Divorce, Debt, and Finances

Tips, Struggles and Successes navigating Divorce, Debt and Finances

The Good, the Bad and the Ugly...Your Credit after Divorce

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The Good, the Bad and the Ugly...Your Credit after DivorceAs a certified credit counselor I hear from people everyday struggling with post-divorce debt and subsequently tarnished credit.

Most people haven't the slightest idea where to find help or the answers they need regarding credit card debt and how it may affect their credit report following a divorce.

In the overwhelming event of a divorce sometimes we neglect our finances and end up putting ourselves in situations that are not easy to get out of.   

One of the biggest challenges you face financially as you weed through your debts during a divorce is who gets what debt in the divorce settlement and how your ex's lack of payment can affect you and your credit. 

The FTC has an example of just this type of situation:

"Mary and Bill recently divorced. Their divorce decree stated that Bill would pay the balances on their three joint credit card accounts. Months later, after Bill neglected to pay off these accounts, all three creditors contacted Mary for payment. She referred them to the divorce decree, insisting that she was not responsible for the accounts. The creditors correctly stated that they were not parties to the decree and that Mary was still legally responsible for paying off the couple's joint accounts. Mary later found out that the late payments appeared on her credit report."

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As stated in the example even though Bill was given the accounts as part of the divorce decree because they were joint accounts Mary was still responsible for them. Unfortunately, lenders and credit-reporting agencies don't care about what your divorce decree states.

If your name is on a joint account you are responsible for making sure that debt gets paid. 

So how can you protect yourself from finding yourself in a situation like this?

The first step is to understand the difference between joint, individual and authorized user accounts.

Joint, individual and authorized user accounts  

  • Individual Account.  With individual accounts your income, assets, and credit history alone are considered by a potential creditor. Meaning you alone are responsible for paying off the debt regardless of your marital status. The account will show up on your credit report and if your spouse is an authorized user of the account on their's as well.
  • Joint Account.  With joint accounts yours and your spouse's income, assets, and credit history are taken into consideration. If you are one of the parties on a joint account you are on the hook to see that the debt is paid. Any joint accounts will appear on both you and your spouse's credit report.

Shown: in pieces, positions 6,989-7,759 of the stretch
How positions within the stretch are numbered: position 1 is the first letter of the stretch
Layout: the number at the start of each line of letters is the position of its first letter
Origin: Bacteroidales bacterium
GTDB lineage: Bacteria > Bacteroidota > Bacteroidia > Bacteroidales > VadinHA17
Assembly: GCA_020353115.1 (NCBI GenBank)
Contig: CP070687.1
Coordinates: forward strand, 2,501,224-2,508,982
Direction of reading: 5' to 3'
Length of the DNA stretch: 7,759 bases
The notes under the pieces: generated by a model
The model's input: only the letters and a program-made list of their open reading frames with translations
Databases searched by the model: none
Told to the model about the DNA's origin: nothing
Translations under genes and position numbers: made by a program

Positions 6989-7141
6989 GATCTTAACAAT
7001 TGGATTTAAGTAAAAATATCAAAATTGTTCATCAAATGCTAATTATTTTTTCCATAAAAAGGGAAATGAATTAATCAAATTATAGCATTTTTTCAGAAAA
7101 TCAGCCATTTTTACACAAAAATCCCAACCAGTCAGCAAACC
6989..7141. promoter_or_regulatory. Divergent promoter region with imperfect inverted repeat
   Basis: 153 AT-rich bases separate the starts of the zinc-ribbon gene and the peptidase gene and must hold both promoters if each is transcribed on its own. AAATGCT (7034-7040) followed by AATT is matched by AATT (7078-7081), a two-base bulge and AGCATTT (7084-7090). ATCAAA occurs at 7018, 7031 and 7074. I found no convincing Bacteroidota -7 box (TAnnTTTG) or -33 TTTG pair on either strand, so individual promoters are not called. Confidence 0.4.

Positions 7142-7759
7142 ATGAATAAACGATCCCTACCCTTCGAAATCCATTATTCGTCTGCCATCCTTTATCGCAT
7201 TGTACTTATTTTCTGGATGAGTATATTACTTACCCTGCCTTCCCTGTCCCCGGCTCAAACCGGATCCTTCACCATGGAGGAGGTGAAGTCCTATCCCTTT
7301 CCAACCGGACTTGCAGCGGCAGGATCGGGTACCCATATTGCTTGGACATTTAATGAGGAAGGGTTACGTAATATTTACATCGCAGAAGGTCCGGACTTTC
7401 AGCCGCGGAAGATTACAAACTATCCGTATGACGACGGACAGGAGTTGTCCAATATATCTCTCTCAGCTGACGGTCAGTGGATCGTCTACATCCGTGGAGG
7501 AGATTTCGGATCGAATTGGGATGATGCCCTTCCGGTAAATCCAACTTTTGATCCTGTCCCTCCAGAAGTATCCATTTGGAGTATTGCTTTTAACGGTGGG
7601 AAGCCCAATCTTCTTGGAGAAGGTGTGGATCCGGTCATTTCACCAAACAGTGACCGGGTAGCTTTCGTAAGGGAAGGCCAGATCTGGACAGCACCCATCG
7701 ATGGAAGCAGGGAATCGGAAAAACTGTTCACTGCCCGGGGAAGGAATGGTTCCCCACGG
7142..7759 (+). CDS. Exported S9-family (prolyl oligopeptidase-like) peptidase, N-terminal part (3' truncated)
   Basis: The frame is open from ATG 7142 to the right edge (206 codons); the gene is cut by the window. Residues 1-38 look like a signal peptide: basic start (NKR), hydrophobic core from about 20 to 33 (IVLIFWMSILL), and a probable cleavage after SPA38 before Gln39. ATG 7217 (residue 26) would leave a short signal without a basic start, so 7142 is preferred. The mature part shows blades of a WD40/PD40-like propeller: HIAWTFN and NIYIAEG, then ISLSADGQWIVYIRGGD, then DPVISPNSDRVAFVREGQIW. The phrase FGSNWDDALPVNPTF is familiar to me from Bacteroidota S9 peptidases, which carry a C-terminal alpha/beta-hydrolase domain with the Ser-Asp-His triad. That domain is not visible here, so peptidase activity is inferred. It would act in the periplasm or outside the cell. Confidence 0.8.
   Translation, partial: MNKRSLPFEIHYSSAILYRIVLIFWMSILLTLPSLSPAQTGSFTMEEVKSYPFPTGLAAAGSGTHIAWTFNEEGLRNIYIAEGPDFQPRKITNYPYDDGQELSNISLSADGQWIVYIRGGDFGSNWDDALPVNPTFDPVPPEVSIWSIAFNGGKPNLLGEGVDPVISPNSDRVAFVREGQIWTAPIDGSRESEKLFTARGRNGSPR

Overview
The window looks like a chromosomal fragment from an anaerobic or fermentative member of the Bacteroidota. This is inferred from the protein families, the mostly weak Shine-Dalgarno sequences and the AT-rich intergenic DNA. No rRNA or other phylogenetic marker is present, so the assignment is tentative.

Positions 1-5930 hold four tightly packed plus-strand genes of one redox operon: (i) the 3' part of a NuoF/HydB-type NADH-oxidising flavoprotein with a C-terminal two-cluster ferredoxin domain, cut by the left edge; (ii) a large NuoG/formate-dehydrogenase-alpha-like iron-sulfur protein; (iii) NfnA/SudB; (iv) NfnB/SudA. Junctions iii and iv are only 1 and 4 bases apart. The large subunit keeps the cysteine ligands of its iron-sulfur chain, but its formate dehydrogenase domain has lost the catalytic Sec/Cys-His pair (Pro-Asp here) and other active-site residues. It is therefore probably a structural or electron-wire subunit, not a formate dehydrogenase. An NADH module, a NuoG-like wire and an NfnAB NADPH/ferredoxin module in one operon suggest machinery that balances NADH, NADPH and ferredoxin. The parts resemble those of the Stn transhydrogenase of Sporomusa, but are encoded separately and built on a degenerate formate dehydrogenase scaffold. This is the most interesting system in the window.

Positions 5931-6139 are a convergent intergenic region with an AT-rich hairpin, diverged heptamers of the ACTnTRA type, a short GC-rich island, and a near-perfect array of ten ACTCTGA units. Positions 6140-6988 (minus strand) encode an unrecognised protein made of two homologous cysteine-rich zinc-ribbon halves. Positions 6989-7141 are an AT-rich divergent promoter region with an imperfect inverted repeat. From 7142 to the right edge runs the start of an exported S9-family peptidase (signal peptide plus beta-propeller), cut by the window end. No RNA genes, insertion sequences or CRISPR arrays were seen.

• Authorized User.  When you open a credit account you have the ability to assign authorized users for the account. Because the account is an individual account you are the responsible party for paying the debt not the authorized user. However, the account will be reported on the authorized user's credit report as well.

Handling credit accounts during divorce

While your credit report may seem insignificant as you go through a divorce it is important to keep an eye on it to avoid unfortunate situations that could ultimately inhibit you in the future.

  • Maintain accounts.  Make sure you continue to pay any accounts that are individual or joint even if you haven't been awarded the divorce decree yet. Failure to do so will cause your accounts to become delinquent and begin to tarnish your credit.
  • Close joint accounts.  To avoid further charges to your joint accounts, close them. You will still be responsible for the debt but can avoid having further charges made to the account.  Or, if you would prefer to keep the account have the creditor turn the account into an individual one. It is important to note that you can request the account be changed to an individual one but it is at the creditor's discretion. They may require you to re-apply for credit on your own.

Updating your information on your credit report

Most likely your personal information will change following a divorce; new address, and possible last name change. You need to be diligent in making sure this new information is relayed to both your creditors and the credit reporting agencies.  Not that they won't take your word for it but, you may be required to supply the below information so be prepared.

  • Court documents for legal name change
  • Valid driver's license
  • Copy of Social Security card reflecting name change

The responsibility is still yours 

You are still legally responsible for individual and joint accounts in your name even if your ex agrees to pay the debt in you divorce settlement.  As I mentioned earlier your creditors don't care about who took responsibility for what debt or what your divorce decree says. 

To protect yourself keep your eye on your accounts and make sure they are being paid regularly; don't let your ex bring you down with them. 

Have you been faced with a divorce and joint debt your ex didn't pay, share your story! 

Suzanne Cramer

Suzanne is a certified credit counselor for CareOne Debt Relief Services and is a Social Media Specialist. Suzanne supports our Ask the Expert forums as a coach and writes for our A Straight Talk on Debt and Divorce, Debt and Finances blogs. You can also follow Suzanne on Twitter where she shares the latest debt industry news, and tips to keep your finances in check with her @AskCareOne and @ADivorcedMom accounts.

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